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EXPLAINER | Why carbon capture is no easy solution to climate change

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Technologies that capture carbon dioxide emissions to keep them from the atmosphere are central to the climate strategies of many world governments as they seek to follow through on international commitments to decarbonise by mid-century.

They are also expensive, unproven at scale, and can be hard to sell to a nervous public – making unworkable, at the moment, the model envisaged worldwide of capturing carbon and storing it for money.

As nations gather for the 28th United Nations climate change conference in the United Arab Emirates at the end of November, the question of carbon capture’s future role in a climate-friendly world will be in focus. Here are some details about the state of the industry now, and the obstacles in the way of widespread deployment:

FORMS OF CARBON CAPTURE

The most common form of carbon capture technology involves capturing the gas from a point source like an industrial smokestack. From there, the carbon can either be moved directly to permanent underground storage or it can be used for another industrial purpose first, variations that are respectively called carbon capture and storage (CCS) and carbon capture, utilization, and storage (CCUS).

There are currently 42 operational commercial CCS and CCUS projects across the world with the capacity to store 49 million metric tons of carbon dioxide annually, according to the Global CCS Institute, which tracks the industry. That is about 0.13% of the world’s roughly 37 billion metric tons of annual energy and industry-related carbon dioxide emissions.

Some 30 of those projects, accounting for 78% of all captured carbon from the group, use the carbon for enhanced oil recovery (EOR), in which carbon is injected into oil wells to free trapped oil. Drillers say EOR can make petroleum more climate-friendly, but environmentalists say the practice is counter-productive.

The other 12 projects, which permanently store carbon in underground formations without using them to boost oil output, are in the US, Norway, Iceland, China, Canada, Qatar, and Australia, according to the Global CCS Institute.

It is unclear how many of these projects, if any, turn a profit.

Another form of carbon capture is direct air capture (DAC), in which carbon emissions are captured from the air.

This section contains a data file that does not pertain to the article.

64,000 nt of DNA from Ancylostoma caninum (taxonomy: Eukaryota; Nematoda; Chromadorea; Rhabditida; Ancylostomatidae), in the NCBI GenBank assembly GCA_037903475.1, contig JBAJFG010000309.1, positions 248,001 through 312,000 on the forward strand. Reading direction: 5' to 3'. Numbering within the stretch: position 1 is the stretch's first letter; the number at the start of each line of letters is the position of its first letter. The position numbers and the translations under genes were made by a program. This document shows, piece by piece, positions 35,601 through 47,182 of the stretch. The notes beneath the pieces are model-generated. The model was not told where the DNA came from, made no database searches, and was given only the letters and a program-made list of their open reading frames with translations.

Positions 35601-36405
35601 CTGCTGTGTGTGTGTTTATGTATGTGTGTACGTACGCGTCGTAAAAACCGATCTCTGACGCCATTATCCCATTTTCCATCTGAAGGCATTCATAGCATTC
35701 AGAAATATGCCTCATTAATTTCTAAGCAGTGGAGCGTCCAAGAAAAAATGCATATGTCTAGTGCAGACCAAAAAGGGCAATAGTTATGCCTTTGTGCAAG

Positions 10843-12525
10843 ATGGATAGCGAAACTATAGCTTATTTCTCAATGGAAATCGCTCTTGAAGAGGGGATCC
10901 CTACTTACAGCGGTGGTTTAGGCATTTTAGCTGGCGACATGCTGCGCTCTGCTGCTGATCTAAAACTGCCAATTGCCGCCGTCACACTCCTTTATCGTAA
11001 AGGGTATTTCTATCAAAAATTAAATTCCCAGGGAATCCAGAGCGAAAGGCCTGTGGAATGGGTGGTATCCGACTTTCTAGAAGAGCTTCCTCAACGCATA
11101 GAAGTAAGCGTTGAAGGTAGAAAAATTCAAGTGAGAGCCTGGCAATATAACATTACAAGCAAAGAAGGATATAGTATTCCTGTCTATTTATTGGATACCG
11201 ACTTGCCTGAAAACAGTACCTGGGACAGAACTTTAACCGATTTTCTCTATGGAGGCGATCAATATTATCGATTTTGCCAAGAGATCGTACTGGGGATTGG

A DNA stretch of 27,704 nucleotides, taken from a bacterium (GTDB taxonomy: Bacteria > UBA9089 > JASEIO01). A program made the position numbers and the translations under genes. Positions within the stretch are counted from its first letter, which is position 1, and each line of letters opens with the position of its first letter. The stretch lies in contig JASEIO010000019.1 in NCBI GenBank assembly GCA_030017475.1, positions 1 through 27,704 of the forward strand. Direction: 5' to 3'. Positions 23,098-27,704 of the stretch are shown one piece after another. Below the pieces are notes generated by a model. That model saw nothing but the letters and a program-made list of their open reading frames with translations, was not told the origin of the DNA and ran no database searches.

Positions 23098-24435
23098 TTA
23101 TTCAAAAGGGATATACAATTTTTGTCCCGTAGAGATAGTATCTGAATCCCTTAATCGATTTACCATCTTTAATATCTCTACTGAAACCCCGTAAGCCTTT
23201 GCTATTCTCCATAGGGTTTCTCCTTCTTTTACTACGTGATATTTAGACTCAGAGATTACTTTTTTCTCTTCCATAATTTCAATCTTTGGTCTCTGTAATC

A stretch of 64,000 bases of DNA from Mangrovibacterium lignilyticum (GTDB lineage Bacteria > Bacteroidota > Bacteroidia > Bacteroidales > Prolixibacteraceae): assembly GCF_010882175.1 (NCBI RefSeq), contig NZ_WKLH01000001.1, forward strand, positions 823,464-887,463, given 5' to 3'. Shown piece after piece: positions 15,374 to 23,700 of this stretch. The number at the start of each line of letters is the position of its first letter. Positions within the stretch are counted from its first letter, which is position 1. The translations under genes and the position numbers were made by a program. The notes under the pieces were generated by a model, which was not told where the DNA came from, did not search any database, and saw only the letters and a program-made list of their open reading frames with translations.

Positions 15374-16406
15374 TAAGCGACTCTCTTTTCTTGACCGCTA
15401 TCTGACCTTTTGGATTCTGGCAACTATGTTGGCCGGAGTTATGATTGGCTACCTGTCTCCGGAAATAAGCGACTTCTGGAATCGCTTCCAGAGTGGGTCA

About 130 DAC facilities are being planned around the world, according to the International Energy Agency (IEA), though just 27 have been commissioned and they capture just 10,000 metric tons of carbon dioxide annually.

The US in August announced $1.2 billion in grants for two DAC hubs in Texas and Louisiana that promise to capture 2 million metric tons of carbon per year, though a final investment decision on the projects has not been made.

HIGH COSTS

One stumbling block to rapid deployment of carbon capture technology is cost.

CCS costs range from $15 to $120 per metric ton of captured carbon depending on the emissions source, and DAC projects are even more expensive, between $600 and $1,000 per metric ton, because of the amount of energy needed to capture carbon from the atmosphere, according to the IEA.

Some CCS projects in countries like Norway and Canada have been paused for financial reasons.

Developers say they need a carbon price, either in the form of a carbon tax, trading scheme or tax break, that makes it profitable to capture and store the carbon. Without that, only carbon capture projects that increase revenue in a different way – like through increased oil output – are profitable.

Countries including the U.S. have rolled out public subsidies for carbon capture projects. The Inflation Reduction Act, passed in 2022, offers a $50 tax credit per metric ton of carbon captured for CCUS and $85 per metric ton captured for CCS, and $180 per metric ton captured through DAC.

Though those are meaningful incentives, companies may still need to take on some added costs to move CCS and DAC projects ahead, said Benjamin Longstreth, global director of carbon capture at the Clean Air Task Force.

Some CCS projects have also failed to prove out the technology’s readiness. A $1 billion project to harness carbon dioxide emissions from a Texas coal plant, for example, had chronic mechanical problems and routinely missed its targets before it was shut down in 2020, according to a report submitted by the project’s owners to the U.S. Department of Energy.

The Petra Nova project restarted in September.

LOCATION, LOCATION, LOCATION

Where captured carbon can be stored is limited by geology, a reality that would become more pronounced if and when carbon capture is deployed at the kind of massive scale that would be needed to make a difference to the climate. The best storage sites for carbon are in portions of North America, East Africa, and the North Sea, according to the Global CCS Institute.

That means getting captured carbon to storage sites could require extensive pipeline networks or even shipping fleets – posing potential new obstacles.

In October, for example, a $3 billion CCS pipeline project proposed by Navigator CO2 Ventures in the US Midwest – meant to move carbon from heartland ethanol plants to good storage sites – was canceled amid concerns from residents about potential leaks and construction damage.

Companies investing in carbon removal need to take seriously community concerns about new infrastructure projects, said Simone Stewart, industrial policy specialist at the National Wildlife Federation.

“Not all technologies are going to be possible in all locations,” Stewart said.

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